Effects of Islamic Banking on Employment: Turkish Experience

Effects of Islamic Banking on Employment: Turkish Experience

Etem Hakan Ergeç (Istanbul Medeniyet University, Turkey) and Bengül Gülümser Kaytancı (Anadolu University, Turkey)
DOI: 10.4018/978-1-5225-2008-5.ch014
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Abstract

Islamic Banking (IB) holds the potential of creating positive impacts upon the economy thanks to its governing principles. An extension of this potential is that the employment should be positively affected by Islamic banks. This study comparatively investigates the relationship between Islamic and private commercial banking loan and sectorial employment in Turkish economy through Granger causality method. The loans offered by IBs affect employment in manufacturing and construction sectors whereas such an impact is not identified for others. Therefore, in sectors with the exception of these two, there is no finding suggesting that IBs have positive impacts in respect to employment on real economy.
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Introduction

Because of their working principles, Islamic banks (IBs) play considerable important roles in the economic structures they operate in. It is generally argued that as intermediary financial institutions, the Islamic banks may provide positive impacts to the financial system, more than the conventional banks can do. Also, they have the potential of increasing acceleration of economic development. There are a number of studies in the literature suggesting that these institutions make positive contributions from different aspects. These accounts cite their funding logics, interest-free activities, limited accessibility to global financial markets and avoiding from speculation as major factors for these additional contributions.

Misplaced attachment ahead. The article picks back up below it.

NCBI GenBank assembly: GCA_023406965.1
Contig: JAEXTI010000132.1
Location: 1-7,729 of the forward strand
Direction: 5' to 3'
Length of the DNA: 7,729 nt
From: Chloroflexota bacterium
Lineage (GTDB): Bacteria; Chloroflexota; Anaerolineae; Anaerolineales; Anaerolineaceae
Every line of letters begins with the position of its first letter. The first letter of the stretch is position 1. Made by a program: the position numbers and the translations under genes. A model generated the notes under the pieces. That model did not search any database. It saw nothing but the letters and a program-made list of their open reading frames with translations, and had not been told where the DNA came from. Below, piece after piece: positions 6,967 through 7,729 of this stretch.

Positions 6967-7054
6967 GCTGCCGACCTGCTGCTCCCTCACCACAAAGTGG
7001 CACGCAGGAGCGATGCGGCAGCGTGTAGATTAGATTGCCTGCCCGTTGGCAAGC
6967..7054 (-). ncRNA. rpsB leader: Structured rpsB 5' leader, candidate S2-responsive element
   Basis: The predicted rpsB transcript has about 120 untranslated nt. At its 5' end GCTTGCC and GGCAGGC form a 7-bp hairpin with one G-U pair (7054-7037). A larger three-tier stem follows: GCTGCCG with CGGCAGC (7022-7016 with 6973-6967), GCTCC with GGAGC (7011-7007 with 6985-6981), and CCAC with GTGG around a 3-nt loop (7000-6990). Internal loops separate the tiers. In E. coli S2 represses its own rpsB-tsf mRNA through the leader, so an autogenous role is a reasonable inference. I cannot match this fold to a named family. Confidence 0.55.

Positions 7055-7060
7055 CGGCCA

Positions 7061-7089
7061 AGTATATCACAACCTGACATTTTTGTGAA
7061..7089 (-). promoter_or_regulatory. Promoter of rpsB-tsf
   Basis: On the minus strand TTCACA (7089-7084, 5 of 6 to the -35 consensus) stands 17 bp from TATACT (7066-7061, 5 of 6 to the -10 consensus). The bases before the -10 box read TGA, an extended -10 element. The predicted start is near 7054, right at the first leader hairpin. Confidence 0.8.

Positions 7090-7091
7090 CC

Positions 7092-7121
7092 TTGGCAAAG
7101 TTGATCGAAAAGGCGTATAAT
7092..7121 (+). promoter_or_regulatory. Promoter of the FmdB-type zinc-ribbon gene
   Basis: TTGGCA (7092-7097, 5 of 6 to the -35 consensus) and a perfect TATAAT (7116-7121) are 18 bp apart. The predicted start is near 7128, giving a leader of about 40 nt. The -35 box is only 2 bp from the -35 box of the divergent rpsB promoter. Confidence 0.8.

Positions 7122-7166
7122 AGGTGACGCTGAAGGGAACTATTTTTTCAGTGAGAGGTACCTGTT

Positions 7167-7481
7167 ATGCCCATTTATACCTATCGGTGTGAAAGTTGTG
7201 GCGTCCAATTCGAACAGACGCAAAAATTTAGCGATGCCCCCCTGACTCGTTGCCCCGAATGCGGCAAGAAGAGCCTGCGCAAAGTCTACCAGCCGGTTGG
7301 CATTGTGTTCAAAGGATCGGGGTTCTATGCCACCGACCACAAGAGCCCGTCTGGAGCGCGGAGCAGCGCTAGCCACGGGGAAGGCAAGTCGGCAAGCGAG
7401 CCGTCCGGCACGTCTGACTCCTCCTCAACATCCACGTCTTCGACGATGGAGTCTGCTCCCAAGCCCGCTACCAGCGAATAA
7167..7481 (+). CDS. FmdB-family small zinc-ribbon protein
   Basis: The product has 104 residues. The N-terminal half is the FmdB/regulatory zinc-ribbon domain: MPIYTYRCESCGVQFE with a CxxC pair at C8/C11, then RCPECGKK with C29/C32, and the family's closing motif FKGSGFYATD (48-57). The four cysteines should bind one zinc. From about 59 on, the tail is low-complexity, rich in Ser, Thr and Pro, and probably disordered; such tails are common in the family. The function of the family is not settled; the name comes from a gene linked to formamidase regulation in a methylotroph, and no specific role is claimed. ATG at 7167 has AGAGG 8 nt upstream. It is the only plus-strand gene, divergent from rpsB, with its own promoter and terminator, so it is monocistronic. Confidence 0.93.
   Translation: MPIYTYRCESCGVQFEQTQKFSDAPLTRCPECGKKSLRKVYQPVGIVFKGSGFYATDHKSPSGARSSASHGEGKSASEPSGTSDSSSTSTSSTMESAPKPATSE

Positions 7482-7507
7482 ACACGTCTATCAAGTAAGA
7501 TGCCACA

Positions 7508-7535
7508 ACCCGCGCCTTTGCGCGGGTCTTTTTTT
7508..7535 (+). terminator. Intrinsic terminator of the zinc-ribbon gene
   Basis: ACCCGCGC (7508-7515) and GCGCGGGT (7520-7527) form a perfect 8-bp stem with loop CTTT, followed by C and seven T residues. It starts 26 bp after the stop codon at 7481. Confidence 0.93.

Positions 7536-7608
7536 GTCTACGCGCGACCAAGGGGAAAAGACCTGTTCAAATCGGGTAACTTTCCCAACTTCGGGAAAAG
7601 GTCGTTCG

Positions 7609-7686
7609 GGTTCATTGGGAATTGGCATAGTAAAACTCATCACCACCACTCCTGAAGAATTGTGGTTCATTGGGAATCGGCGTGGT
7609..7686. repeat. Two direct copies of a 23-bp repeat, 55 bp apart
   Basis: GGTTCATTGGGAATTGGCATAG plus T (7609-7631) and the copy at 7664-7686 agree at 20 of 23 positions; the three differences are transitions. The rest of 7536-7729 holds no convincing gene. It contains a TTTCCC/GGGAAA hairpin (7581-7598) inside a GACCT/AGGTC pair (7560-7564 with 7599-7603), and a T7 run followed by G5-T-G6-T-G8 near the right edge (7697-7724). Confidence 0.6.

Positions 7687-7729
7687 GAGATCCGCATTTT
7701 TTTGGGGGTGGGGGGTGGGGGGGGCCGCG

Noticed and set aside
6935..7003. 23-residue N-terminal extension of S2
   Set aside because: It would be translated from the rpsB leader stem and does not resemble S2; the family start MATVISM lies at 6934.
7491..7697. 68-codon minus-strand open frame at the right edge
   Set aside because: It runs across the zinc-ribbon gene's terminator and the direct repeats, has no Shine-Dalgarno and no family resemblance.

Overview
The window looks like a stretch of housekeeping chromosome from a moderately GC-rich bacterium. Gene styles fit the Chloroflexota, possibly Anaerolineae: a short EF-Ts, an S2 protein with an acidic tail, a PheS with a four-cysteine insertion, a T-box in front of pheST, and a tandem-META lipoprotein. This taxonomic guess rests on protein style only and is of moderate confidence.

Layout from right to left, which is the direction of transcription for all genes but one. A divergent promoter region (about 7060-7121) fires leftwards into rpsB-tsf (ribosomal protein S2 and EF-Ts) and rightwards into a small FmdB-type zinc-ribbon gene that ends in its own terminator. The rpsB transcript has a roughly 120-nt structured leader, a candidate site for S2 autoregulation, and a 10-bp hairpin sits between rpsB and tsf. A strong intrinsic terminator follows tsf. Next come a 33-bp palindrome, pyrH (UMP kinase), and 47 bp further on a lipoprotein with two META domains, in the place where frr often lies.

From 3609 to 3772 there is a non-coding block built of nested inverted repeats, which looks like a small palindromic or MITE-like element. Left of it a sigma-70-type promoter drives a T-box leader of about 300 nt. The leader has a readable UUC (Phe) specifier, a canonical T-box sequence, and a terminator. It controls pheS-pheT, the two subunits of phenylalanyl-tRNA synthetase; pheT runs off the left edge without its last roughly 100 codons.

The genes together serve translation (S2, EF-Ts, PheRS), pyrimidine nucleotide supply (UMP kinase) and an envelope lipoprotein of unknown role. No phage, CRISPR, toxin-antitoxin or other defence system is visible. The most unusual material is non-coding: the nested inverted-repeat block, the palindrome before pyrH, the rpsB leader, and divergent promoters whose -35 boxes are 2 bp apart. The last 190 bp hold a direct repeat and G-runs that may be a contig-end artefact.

Funding logic appears to be the primary factor for this potential impact. Because of their governing principles, IBs, as a financial intermediary, avoid the trade of money. As an extension of this logic, they also tend to avoid interest-based activities. Islamic banking employs financial brokers preferring to deliver loans as they do not reserve the room for interest-bonded assets in their actives. Because the interest-free stock exchange market is less developed than the interest-based stock exchange market, this enables better funding for the private sector in economies where the bank loans are the main means of funding.

Because money is a medium of exchange and not a commodity, its sale and purchase are prohibited in Islam. Prohibition of trade for money means that the loaning activity is more integrated with goods and services. This eventually leads to a linkage between financial flow and productivity. Therefore, the better integration of loans with goods and services means that the loans will have a real direct impact.